06/16/2008 11:00PM

Solving synthetic mysteries

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The three-month Hollywood Park meeting has only one month to go and will be followed by the annual trek south to Del Mar by the sea.

In the Midwest, Arlington Park's 96-day meet also is picking up momentum as summer officially arrives this weekend.

The common denominator for these three tracks, of course, is not warm summer weather, or good turf racing that can be found on a daily basis, but the synthetic tracks that are in play for their respective "main track" races.

While a dynamic, eventful Triple Crown season diverted attention away from these Western and Midwestern tracks, Hollywood horseplayers have been treated to a formful meet with an occasionally slow rail path and relatively few shifts in track bias. This has been a refreshing change after a troubled Santa Anita meet that included nine lost days because of drainage problems and some drastic adjustments to the surface that still needs tinkering to be ready for the Breeders' Cup fall meet.

The changes that were implemented in February and March to boost Santa Anita's drainage capability saved the meet, but they also left overall form hard to evaluate.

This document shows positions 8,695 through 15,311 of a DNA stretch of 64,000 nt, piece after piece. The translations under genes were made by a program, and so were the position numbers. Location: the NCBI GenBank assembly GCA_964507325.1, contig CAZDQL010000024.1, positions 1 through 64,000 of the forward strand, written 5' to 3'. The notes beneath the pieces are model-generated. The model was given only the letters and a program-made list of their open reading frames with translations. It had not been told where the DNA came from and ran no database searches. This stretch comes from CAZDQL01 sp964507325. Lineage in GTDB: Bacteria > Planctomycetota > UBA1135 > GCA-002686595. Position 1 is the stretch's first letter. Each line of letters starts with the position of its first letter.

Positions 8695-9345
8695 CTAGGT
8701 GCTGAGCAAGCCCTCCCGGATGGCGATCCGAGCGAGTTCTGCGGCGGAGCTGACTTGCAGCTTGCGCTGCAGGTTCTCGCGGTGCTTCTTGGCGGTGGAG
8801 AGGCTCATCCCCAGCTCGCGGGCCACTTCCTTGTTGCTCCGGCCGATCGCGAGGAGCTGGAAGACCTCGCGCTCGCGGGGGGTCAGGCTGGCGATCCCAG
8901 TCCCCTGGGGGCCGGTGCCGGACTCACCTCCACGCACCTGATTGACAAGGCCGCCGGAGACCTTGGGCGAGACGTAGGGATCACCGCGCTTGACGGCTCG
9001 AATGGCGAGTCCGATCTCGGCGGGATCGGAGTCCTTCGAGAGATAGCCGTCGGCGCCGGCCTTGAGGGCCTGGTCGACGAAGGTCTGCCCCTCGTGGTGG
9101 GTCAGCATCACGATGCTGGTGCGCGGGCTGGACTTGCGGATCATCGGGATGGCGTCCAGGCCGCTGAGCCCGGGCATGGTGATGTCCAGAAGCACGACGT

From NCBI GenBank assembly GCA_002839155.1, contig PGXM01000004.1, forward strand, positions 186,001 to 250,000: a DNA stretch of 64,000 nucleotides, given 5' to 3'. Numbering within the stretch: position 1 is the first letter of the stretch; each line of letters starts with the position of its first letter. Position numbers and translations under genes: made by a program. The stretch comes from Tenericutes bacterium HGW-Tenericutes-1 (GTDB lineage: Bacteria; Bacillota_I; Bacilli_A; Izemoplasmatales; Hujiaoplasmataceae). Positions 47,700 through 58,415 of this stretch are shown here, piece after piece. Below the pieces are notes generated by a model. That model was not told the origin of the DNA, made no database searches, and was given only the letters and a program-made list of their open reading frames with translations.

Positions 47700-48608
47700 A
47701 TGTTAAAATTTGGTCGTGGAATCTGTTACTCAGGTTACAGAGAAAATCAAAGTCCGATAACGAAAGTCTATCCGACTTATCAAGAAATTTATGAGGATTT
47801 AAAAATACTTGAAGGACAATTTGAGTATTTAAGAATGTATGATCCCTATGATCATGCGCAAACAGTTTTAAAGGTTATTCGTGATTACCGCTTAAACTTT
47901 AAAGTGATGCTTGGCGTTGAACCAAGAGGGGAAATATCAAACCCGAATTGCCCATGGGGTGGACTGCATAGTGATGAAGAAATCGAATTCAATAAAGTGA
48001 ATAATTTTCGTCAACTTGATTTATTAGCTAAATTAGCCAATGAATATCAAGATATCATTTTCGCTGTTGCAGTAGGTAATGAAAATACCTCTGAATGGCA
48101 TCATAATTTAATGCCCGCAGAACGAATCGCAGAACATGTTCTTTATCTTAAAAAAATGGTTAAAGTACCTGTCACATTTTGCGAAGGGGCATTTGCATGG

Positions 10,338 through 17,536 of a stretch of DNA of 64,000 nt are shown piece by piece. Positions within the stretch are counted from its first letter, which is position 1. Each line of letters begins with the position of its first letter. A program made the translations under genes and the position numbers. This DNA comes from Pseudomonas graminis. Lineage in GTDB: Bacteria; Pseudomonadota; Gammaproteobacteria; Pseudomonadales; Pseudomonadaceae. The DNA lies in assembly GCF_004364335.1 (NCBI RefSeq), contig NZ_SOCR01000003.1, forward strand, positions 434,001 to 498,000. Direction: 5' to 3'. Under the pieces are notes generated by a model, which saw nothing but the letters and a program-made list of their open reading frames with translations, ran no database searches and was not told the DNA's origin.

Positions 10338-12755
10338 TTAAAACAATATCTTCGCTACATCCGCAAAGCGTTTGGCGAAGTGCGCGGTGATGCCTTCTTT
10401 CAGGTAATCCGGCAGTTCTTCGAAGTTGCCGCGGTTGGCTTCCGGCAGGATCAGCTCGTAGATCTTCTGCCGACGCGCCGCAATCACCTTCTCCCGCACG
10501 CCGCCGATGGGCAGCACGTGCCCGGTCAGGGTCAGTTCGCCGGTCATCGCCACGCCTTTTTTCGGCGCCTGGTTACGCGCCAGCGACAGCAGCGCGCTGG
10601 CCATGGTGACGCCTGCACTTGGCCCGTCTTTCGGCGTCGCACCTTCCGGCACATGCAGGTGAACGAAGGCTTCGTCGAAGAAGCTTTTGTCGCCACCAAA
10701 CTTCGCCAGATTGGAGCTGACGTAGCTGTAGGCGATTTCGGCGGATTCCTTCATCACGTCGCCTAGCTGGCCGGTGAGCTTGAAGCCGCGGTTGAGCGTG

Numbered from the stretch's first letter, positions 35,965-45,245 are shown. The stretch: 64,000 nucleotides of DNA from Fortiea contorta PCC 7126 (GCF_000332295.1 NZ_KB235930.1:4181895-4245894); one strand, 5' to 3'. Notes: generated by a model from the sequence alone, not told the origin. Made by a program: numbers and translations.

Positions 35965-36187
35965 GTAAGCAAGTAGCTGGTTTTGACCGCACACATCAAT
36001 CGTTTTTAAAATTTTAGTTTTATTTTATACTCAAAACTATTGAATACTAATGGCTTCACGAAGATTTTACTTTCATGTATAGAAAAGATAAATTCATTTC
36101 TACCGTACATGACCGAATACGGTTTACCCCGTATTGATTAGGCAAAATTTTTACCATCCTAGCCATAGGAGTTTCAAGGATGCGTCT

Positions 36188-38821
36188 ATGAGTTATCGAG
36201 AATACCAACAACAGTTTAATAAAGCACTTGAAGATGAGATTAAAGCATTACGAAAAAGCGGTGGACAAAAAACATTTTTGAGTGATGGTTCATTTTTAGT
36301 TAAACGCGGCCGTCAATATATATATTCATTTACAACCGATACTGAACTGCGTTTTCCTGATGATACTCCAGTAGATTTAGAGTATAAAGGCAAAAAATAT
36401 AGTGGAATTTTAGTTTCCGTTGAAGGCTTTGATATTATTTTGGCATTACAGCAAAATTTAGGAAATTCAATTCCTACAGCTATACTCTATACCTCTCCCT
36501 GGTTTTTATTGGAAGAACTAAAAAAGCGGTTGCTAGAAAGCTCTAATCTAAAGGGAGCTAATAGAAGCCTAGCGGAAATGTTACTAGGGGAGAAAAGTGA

On one hand, horses who raced over the hybrid Cushion Track that had been "fixed" with Pro-Ride polymers, did seem to help advance the conditioning of horses who shipped away from Santa Anita to run elsewhere. Yet, the subtle changes that altered the surface on the fly also left horseplayers doubting the validity and importance of previous efforts on the same surface.

In fact, subtle changes to synthetic tracks often affect handicapping, as we learned last summer when Del Mar's Polytrack racing surface gave us dramatic confirmation of the impact of moisture on tracks that were not supposed to be affected by such things. Moreover, looking back at Del Mar we can see how handicapping can be turned upside down when the moisture content is in flux on a normal day that does not even include a drop of rain.

In 2007, workout clockings at Del Mar were as fast as we usually see in the morning hours at Southern California tracks; but in the afternoon, the track was so slow the races could have been timed with an hour glass.

Very fast, Grade 1 sprinters were all out to get six furlongs in 1:11, where 1:08 would have been typical for the same horses on a dirt track, or even at Hollywood Park on a well maintained synthetic track.

Grade 1 routers needed 2:07 to complete 1 1/4 miles in the Pacific Classic, compared with 2:01 for a normal Grade 1 race at 10 furlongs.

Expensively bred 2-year-old maidens - the lifeblood of the Del Mar racing season - were regularly clocked in 1:05 and 1:06 for 5 1/2 furlongs, compared with 1:03 on standard dirt surfaces.

The changes in basic track conditions that occurred within a few hours each day at Del Mar were caused by one very subtle fact of Del Mar life, not seen anywhere else. Yet, if we examine the change, we can clearly see the powerful impact that shifting weather has on any synthetic racing surface. Remember, these surfaces were not only sold as "safer" for horses, but on the idea they would be impervious to weather issues. This hardly has been the case.